This commitment to Africa is matched by Japanese companies. In September 2015, the African Development bank (AfDB) and the government of Japan agreed a USD 300m loan to support private sector business under a joint initiative named the Enhanced Private Sector Assistance (EPSA) for Africa. Several large trading entities, including Sumitomo and Sojitz, are active across the continent. Construction firms, such as Mitsubishi, Mitsui, and Hitachi, are also involved in various capacities in a number of infrastructure projects in Africa. According to Japan’s South African embassy, in 2013 the number of private Japanese companies in South Africa increased to 115. Direct investment from Japan has also increased in the country, and its cumulative total as of 2012 reportedly exceeded USD 26 million.
Notwithstanding the above, the popularity of Africa as a high-growth market is pushing Japanese companies into riskier investment terrains at a time when anti-corruption enforcement and awareness is at an all-time high. Hitachi is not the first Japanese company to face the wrath of the US anti-corruption regulators; Bridgestone, JGC Corporation and Sojitz have all been charged with FCPA violations in Latin America, Nigeria and Bahrain respectively. But as Japanese companies develop their new market strategies and pursue more opportunities in Africa, it is important that they are cognizant of the regulatory risks.
Establishing Proper Internal Controls
International anti-bribery legislation including the FCPA and UK Bribery Act (UKBA) require companies to make independent assessments of the ultimate shareholders and beneficiaries of their potential partners. Specifically, partnering with public or political figures and using their position in order to gain a commercial advantage is considered an offence under these laws. In many African countries, information that may identify both the political affiliations of immediate third parties and also the ultimate shareholders or beneficiaries of a company is not easily accessible. As such, Japanese companies should look to conduct comprehensive due diligence that goes beyond reviewing financial accounts and litigation files to include a less tangible narrative, which provides the story behind the public records.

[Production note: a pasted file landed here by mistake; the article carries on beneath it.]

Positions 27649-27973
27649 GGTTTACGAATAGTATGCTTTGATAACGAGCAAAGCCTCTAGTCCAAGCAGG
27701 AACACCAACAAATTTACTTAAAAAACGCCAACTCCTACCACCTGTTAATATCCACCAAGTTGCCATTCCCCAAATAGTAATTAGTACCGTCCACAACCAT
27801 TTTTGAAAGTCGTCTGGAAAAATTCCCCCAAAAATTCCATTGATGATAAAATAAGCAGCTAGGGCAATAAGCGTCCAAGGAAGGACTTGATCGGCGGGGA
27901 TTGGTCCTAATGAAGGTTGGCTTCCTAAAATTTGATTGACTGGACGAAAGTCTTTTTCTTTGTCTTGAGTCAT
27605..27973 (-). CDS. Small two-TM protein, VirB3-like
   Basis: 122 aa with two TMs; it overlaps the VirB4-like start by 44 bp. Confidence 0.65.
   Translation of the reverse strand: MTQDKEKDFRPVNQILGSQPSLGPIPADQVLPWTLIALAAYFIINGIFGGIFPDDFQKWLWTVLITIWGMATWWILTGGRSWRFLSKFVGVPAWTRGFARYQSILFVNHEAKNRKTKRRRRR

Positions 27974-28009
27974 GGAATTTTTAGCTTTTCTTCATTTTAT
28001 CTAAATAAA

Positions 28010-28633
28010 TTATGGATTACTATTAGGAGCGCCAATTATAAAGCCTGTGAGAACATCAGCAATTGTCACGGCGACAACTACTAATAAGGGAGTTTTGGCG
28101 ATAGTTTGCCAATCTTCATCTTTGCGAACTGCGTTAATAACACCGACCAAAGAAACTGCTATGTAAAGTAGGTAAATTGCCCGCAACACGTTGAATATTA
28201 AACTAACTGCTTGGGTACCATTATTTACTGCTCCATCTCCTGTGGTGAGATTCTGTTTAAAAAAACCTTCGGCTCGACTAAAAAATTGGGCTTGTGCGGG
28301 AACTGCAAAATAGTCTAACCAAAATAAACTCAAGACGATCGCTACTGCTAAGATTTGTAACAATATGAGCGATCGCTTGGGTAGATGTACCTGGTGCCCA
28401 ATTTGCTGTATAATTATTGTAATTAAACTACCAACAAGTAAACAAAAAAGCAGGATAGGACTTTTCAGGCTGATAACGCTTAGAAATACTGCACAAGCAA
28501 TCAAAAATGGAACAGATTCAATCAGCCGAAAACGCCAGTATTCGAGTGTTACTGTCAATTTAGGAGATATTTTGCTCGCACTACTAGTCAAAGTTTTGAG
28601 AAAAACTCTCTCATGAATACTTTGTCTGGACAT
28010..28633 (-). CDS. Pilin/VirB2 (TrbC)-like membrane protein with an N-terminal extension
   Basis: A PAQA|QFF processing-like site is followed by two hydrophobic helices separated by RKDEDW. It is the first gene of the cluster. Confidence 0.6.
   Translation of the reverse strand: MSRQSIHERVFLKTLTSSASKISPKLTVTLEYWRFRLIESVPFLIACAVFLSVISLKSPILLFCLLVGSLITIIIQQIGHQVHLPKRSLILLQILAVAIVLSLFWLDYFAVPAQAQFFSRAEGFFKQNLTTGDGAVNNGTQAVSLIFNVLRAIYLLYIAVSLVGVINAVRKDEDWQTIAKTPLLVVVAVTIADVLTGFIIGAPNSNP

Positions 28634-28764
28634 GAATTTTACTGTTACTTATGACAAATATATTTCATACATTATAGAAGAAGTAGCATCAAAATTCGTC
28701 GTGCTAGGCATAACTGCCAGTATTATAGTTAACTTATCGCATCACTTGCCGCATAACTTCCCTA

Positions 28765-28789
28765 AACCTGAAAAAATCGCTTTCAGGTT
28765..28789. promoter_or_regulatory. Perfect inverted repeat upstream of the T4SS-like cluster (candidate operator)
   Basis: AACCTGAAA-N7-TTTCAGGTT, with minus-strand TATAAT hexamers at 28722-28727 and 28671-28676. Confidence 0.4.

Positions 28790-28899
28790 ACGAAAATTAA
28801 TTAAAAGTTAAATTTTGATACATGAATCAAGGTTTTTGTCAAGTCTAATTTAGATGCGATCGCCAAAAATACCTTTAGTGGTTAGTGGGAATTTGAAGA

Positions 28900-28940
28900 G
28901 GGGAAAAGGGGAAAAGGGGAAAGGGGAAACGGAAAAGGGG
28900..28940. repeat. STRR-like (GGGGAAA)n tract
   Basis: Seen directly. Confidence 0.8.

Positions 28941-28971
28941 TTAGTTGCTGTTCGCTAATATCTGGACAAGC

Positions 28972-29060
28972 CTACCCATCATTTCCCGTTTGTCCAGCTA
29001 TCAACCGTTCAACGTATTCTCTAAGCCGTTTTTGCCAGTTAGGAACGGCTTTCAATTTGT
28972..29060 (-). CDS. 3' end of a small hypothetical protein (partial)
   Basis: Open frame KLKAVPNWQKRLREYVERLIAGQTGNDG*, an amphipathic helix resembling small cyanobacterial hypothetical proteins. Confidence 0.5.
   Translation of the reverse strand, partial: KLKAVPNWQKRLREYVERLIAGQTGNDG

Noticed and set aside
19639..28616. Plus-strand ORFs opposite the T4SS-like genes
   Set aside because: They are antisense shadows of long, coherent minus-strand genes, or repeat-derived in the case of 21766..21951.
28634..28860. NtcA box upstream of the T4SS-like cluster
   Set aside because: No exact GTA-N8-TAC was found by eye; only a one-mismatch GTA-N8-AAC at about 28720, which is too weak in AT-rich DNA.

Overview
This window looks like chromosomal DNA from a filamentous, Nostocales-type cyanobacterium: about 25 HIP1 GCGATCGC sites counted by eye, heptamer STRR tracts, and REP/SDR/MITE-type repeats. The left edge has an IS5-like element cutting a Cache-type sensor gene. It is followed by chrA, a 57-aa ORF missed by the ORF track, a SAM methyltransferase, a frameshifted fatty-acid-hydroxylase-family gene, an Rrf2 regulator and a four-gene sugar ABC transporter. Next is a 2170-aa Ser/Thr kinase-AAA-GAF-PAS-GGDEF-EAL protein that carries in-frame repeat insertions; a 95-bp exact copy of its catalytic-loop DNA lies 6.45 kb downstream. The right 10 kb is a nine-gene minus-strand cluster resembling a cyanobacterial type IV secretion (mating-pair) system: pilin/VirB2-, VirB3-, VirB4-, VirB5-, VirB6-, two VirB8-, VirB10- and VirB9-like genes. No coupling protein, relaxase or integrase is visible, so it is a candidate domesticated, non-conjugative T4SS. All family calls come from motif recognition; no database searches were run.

Once a local partner is identified, it is important to ensure the necessary skills and expertise are in evidence, and that any fees paid are proportionate to the services rendered. Further to engagement, internal controls should ensure that all payments made to third parties are properly documented and regularly audited.
Although Japan is a member of the OECD, commentators note that its enforcement of domestic corruption laws is weak and there is no criminal liability for corporations under local laws. This is reflected in its position in Transparency International’s 2015 Exporting Corruption report; Japan ranked as having made ‘little or no enforcement’ in making bribery in foreign countries a crime for its companies and nationals. Whilst it may not be immediately obvious why the Hitachi case would fall foul of US regulations, it is important to be aware of the wide territorial reach of the FCPA, UKBA and other anticorruption legislation. Navigating the complex governance and regulatory environments is essential to international business and a particularly notable factor for Japanese firms establishing business in Africa.
Pamela Wadi is a director of the Africa Global Risk and investigations Practice at FTI Consulting in London. Pamela also recently completed studying for an MA in Corruption and Governance at the University of Sussex.
This article first appeared on http://www.fticonsulting-emea.com/en/insights/articles/navigating-japanese-african-business-environment